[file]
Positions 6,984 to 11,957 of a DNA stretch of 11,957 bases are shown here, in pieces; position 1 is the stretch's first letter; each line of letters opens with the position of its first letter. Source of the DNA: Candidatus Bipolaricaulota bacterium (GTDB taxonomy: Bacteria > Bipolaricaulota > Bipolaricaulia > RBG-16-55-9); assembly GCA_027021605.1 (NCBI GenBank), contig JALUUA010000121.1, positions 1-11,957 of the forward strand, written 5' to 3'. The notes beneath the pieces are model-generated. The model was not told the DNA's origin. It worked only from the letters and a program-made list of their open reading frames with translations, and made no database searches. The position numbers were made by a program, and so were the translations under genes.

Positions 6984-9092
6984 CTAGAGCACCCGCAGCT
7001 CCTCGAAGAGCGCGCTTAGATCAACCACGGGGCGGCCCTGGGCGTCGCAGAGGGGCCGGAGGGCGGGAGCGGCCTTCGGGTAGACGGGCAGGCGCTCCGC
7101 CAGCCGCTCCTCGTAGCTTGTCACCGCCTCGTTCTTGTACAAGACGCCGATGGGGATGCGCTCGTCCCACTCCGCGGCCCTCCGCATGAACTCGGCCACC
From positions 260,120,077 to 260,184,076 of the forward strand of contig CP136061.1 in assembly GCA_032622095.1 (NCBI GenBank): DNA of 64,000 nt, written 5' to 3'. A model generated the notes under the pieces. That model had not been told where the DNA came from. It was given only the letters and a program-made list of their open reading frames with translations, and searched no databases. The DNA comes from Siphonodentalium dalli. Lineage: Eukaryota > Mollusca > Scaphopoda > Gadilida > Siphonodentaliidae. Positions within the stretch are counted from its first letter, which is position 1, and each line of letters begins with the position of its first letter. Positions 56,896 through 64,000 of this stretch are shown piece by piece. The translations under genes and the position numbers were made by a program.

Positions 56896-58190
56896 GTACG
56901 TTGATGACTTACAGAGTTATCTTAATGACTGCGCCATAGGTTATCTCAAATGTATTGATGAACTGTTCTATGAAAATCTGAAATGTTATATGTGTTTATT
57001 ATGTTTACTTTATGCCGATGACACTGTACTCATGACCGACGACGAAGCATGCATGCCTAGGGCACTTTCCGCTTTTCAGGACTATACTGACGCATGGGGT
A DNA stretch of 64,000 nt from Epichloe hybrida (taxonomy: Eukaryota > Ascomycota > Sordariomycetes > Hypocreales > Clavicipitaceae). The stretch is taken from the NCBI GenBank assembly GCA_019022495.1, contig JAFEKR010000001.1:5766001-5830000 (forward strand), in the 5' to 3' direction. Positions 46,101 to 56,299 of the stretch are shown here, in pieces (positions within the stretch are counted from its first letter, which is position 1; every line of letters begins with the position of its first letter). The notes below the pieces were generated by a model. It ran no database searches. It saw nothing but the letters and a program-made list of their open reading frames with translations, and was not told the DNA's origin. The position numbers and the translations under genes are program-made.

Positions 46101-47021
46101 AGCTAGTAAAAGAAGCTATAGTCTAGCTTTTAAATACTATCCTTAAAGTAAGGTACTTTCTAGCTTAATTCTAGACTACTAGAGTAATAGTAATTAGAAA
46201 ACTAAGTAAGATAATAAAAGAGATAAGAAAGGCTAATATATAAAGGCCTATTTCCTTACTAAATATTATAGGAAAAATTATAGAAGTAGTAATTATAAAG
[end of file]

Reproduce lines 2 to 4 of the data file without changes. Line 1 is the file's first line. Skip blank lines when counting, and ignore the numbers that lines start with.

Positions 6984-9092
6984 CTAGAGCACCCGCAGCT
7001 CCTCGAAGAGCGCGCTTAGATCAACCACGGGGCGGCCCTGGGCGTCGCAGAGGGGCCGGAGGGCGGGAGCGGCCTTCGGGTAGACGGGCAGGCGCTCCGC